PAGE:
Monday, June 21, 2010
A few quick items including -- for those who still care -- a brief update on the Kimberly Cagni dispute.
First, a follow-up to my post last week about KDKA Radio host Mike Pintek's puzzling take on local cyclists. Pintek revisited the subject today, and had me on as one of his guests. (I was a last-minute substitute -- Pintek had originally tried to schedule something with the head of Bike Pittsburgh, but apparently it didn't work out. The group's Scott Bricker is now scheduled to go on KDKA on Friday afternoon at 1:00.)
Pintek acknowledged -- more than once -- that his remarks last week were, well, ill-considered. And I think it's safe to say that he was taken aback by the some of the impassioned online response his remarks provoked. So for those seeking to track the influence of online commentary (Hai Bram!) here's another piece of evidence.
In fact, it's sort of interesting. I think cycling brings up a new Pittsburgh/old Pittsburgh tension in this town, with newer/younger residents brought into a conflict with lifers -- a conflict exacerbated by a constricted street grid and decaying infrastructure. (These may be the symptoms of just about every argument in the city, come to think of it.) And similarly, what we saw with Pintek was a battle between new and old media. Because KDKA originally put Pintek's snippet online -- it has apparently since been removed -- he got a much different audience than I suspect he is used to.
But in any case, Pintek was open and fair with me and another guest, the wife of an avid local biker who professed fear for her spouse's safety. It was a good, even-handed discussion, and the guy deserves props for that. There are plenty of radio talk-show hosts who don't admit to mistakes, and who wouldn't let a critic get a word in edgewise before hanging up.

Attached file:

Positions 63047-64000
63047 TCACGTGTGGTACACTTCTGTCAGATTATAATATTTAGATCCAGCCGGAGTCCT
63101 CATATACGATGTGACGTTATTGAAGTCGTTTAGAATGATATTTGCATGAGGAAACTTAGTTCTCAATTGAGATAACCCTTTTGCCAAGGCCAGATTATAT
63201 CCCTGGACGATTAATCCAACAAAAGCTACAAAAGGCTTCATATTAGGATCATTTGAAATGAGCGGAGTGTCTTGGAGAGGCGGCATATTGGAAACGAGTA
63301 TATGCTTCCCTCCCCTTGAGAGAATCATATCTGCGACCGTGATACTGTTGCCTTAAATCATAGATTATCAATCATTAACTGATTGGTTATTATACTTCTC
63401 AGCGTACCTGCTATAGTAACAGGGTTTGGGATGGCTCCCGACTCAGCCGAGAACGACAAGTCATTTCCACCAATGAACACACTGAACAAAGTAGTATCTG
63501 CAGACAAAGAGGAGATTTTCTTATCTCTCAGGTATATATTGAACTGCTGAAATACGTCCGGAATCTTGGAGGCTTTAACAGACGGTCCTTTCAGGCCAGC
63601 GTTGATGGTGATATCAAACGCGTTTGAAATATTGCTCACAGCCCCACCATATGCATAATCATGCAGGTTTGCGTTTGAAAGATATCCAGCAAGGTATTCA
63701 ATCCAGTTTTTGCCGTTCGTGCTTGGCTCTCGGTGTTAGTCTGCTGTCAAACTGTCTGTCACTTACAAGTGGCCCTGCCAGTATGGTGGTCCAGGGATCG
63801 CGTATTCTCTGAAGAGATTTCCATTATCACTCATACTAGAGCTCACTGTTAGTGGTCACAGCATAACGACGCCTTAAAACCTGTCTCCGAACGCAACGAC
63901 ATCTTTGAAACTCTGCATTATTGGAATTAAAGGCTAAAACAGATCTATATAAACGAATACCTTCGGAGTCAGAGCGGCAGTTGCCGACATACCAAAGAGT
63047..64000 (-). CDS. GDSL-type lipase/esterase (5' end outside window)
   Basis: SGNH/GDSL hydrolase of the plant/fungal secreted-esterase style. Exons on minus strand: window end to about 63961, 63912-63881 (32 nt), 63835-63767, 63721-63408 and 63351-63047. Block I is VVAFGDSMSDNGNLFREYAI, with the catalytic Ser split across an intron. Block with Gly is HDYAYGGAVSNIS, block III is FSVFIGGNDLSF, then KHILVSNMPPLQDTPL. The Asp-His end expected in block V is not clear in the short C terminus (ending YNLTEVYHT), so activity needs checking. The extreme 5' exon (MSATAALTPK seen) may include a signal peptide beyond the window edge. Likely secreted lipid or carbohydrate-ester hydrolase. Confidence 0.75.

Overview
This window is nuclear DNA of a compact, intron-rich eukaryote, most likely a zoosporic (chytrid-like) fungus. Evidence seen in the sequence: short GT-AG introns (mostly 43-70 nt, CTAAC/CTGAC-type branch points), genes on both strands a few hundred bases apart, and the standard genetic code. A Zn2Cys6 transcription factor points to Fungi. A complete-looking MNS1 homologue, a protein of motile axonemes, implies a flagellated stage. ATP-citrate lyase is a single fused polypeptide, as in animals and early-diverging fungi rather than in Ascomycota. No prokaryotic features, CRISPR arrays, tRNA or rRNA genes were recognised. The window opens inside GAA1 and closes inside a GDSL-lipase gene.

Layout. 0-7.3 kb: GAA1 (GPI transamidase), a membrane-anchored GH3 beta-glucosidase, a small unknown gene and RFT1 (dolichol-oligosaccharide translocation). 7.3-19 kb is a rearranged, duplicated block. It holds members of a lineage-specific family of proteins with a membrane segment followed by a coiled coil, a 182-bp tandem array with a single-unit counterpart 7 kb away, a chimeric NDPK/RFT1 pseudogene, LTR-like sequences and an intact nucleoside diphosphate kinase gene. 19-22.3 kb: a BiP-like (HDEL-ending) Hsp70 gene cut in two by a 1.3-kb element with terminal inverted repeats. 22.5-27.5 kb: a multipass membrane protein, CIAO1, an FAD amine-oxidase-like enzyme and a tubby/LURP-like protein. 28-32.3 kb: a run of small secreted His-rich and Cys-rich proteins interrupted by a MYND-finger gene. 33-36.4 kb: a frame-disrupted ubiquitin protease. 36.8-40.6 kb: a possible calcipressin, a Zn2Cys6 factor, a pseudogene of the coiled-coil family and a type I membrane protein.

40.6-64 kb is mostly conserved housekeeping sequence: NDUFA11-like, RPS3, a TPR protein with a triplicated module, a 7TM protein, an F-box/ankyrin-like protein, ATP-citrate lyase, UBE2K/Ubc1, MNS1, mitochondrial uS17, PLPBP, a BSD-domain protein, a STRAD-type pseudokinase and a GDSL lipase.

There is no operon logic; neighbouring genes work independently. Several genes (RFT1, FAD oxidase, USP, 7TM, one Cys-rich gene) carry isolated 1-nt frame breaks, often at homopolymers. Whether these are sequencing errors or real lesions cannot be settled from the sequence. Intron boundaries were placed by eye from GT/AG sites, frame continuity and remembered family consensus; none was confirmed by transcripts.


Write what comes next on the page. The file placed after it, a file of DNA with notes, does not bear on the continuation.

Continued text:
Moving on ... one of the iron truths of Anthony Coghill's life, apparently, is that the guy loses even when he wins.
Coghill, you may recall, vied with Pete Wagner for control of the city's 19th Ward ... and lost handily. But as part of that effort, a Coghill supporter challenged the residency of Kimberly Cagni, who they claim actually lived in Mt. Lebanon, rather than within the city neighborhood she represents on the Democratic Committee.
I am told by Jim Burn, the party's county chair, that last week Cagni submitted her resignation from the committee, thereby making the challenge moot.
But Coghill can't feel too much satisfaction at this turn of events. The party's rules state that vacant committee spots shall be filled by the chairman ... " upon the recommendation of the Ward or Municipal Chairperson on whose committee the vacancy has occurred."
In other words, Kimberly Cagni's replacement will likely be named by ... Pete Wagner, the guy Coghill was hoping to defeat.
Finally, a quick tip of the hat to Maria at 2 Political Junkies, who reminds us that the documentary Gasland airs on HBO tonight. The special -- which had a sneak-preview airing here in Pittsburgh not long ago -- is an eye-opener. So is the fact that Maria's post results in an amusing visit from a gas-industry spokesperson, who Maria outs in short order.
Also tonight -- and also demonstrating how the gas industry is looking to shape our environmental debate -- is a WPXI special, "Fueling Pittsburgh." Among the special's featured sponsors? Range Resources, among the largest gas drillers in the country. Also the legal firm of Babst, Callan, Clements and Zomnir, which lists "Marcellus Shale Development" as a special area of expertise on its home page.
"Fueling Pittsburgh" airs at 8 p.m. -- it might be interesting to watch just to see how upfront it is about some of the concerns surrounding Marcellus drilling.
Tags: Slag Heap